All welcome at Saltwater Unitarian



Any organization that’s around for 50 years has its ups and downs, and Saltwater Unitarian Universalist Church is no exception.

Half of its sanctuary was destroyed by fire in 1969. And it’s had 16 ministers, a turnover rate of roughly once every three years –– not good for continuity.

But thanks to a congregation long on perseverance, “we’ve never been stronger than we are now,” said James Kubal-Komoto, the current minister of the Des Moines-based church that’s celebrating its 50th anniversary this month.

The 180-plus membership, which includes a 94-year-old founding member, has never been higher. “The people who have stuck with us through some hard times are why we’re still here,” said Kubal-Komoto, adding that many younger people are being attracted to the group’s already broad-based demographic.

He credits the accepting nature of the Unitarian principles: Equity and compassion in human relations, a free search for truth and meaning, adherence to democratic processes within congregations and society in general, and liberty and justice for all.

“People come here seeking a connection –– to other people, to nature, to God –– and some sense of themselves,” said Kubal-Komoto, who worked as a journalist in Chicago, Ill. and taught English in Tokyo, Japan before his “first calling” at Saltwater Unitarian four years ago.

In April 1954, 12 people comprising the Inter-Community Unitarian Fellowship met for the first time at the old Star Lake School in what is now Federal Way.

Over the next half-century, the original group of six couples grew in number, renamed their church twice and relocated it to a five-acre, wooded site near Saltwater State Park. Two of the original members, including Glen Fairbanks, 94, are still active in the congregation, said Susan Aigner, a church spokeswoman.

The church hosted special anniversary services April 4.

Saltwater Unitarian is affiliated with Puget Sound Unitarian Universalists, which has 24 congregations and fellowships from Aberdeen to Friday Harbor and from Bremerton to Seattle.

They’re under the umbrella of the national Unitarian Universalist Association, which represents the interests of more than 1,000 congregations. UUA grew out of the consolidation in 1961 of two denominations –– the Universalists, who first organized in 1793, and the Unitarians, who started in 1825. The roots are traced to independent, self-governing churches of colonial New England, and to religious and social reformers in England, Poland and Romania.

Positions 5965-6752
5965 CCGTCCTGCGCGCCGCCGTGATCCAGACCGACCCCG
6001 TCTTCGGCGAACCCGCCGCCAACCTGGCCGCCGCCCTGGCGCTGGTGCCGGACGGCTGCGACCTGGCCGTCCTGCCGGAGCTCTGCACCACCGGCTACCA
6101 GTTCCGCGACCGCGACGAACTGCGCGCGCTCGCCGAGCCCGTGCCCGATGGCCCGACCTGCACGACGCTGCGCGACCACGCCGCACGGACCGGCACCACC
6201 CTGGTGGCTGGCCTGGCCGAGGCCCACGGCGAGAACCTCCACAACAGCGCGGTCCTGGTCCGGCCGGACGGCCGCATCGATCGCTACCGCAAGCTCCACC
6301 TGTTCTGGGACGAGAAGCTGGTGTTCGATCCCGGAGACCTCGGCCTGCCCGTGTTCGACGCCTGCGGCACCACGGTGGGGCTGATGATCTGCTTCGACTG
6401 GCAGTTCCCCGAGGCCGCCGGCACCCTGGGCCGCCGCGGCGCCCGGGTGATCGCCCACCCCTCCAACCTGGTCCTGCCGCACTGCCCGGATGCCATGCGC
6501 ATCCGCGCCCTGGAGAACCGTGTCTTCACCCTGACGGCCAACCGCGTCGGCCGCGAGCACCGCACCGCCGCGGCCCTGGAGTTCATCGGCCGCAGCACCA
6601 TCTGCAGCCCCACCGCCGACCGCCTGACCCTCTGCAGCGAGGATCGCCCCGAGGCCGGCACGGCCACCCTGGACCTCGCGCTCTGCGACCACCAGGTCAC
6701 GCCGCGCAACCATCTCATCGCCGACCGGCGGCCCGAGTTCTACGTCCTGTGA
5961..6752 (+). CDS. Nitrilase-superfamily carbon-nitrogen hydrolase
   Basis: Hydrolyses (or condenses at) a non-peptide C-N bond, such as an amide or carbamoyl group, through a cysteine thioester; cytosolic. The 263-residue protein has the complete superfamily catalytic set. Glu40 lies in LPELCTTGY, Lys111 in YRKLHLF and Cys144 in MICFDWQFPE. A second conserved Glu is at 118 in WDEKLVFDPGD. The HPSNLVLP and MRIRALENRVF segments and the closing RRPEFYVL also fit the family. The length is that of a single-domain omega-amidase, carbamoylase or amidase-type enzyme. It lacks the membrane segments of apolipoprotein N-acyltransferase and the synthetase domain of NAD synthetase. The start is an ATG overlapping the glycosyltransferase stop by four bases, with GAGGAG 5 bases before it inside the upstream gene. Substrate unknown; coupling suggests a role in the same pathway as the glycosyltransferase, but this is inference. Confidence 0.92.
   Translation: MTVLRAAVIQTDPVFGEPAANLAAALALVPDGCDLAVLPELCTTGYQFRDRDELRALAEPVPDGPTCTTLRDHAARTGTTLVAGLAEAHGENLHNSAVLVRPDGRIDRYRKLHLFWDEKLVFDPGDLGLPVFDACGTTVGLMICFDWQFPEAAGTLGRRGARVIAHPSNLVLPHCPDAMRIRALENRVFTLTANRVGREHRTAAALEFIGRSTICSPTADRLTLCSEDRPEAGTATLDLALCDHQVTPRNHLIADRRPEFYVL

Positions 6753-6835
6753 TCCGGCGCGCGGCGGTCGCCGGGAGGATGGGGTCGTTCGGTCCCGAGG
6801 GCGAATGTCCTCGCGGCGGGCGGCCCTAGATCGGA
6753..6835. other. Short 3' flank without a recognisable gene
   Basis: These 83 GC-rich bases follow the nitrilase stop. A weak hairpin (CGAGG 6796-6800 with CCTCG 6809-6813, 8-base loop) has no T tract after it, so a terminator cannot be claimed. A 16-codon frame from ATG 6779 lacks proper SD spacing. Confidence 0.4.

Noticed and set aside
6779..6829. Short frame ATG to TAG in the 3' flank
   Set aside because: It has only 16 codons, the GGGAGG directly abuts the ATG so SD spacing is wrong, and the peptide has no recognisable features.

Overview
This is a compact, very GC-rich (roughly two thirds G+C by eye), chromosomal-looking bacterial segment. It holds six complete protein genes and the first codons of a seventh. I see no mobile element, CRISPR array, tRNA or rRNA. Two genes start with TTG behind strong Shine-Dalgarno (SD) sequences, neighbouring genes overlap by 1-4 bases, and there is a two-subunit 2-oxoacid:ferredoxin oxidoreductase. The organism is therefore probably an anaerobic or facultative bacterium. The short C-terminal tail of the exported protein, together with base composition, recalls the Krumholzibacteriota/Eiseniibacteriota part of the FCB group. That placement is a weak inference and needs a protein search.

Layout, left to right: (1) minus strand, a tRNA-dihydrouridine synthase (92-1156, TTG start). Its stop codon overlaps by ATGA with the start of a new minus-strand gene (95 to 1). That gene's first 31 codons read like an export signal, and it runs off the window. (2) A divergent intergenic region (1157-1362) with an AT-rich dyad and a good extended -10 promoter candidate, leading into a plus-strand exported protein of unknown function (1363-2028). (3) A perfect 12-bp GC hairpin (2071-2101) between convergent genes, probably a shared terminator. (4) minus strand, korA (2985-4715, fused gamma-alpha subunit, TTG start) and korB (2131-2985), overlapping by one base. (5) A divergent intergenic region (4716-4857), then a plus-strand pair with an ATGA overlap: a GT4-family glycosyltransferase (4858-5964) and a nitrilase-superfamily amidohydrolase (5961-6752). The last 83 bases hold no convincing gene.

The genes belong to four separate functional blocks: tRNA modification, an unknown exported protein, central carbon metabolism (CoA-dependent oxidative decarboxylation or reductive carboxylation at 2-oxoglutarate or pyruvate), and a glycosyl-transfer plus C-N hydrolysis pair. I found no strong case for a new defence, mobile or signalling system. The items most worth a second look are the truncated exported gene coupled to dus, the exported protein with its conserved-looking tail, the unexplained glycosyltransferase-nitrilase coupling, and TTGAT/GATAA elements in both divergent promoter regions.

UUA’s theology is of tolerance, interdependence and compassion.

“I’m glad our church welcomes all people. A lot of churches don’t,” said Kubal-Komoto, who was among religious leaders of several faiths who staged a rally March 23 in Seattle in support of same-sex marriage.

Wide acceptance is helping Saltwater Unitarian bolster its membership –– that and word of mouth, according to Kubal-Komoto.

“There may be a lot of people in south King County who are ‘members’ but don’t know it yet. Even a lot of people living in Des Moines didn’t know we were there. But people are finding out about us,” he said.

Ninety children participate in Saltwater’s education program.

UUA helps strengthen congregations by developing religious education curricula for children and adults, putting followers on electronic mailing lists and helping organize youth-related programs aimed at attracting younger members, according to its Web site. UUA also provides building loans, loan guarantees and capital campaign consultants to help congregations financially. Funding sources include endowments and gifts from members.

The church is active politically, with UUA lobbying Congress and the White House, and congregations like Saltwater doing voter registration drives.

“It doesn’t matter to us what political party someone’s involved with, just as long as they’re participating in democracy,” Kubal-Komoto said.

Editor Pat Jenkins: 925-5565,

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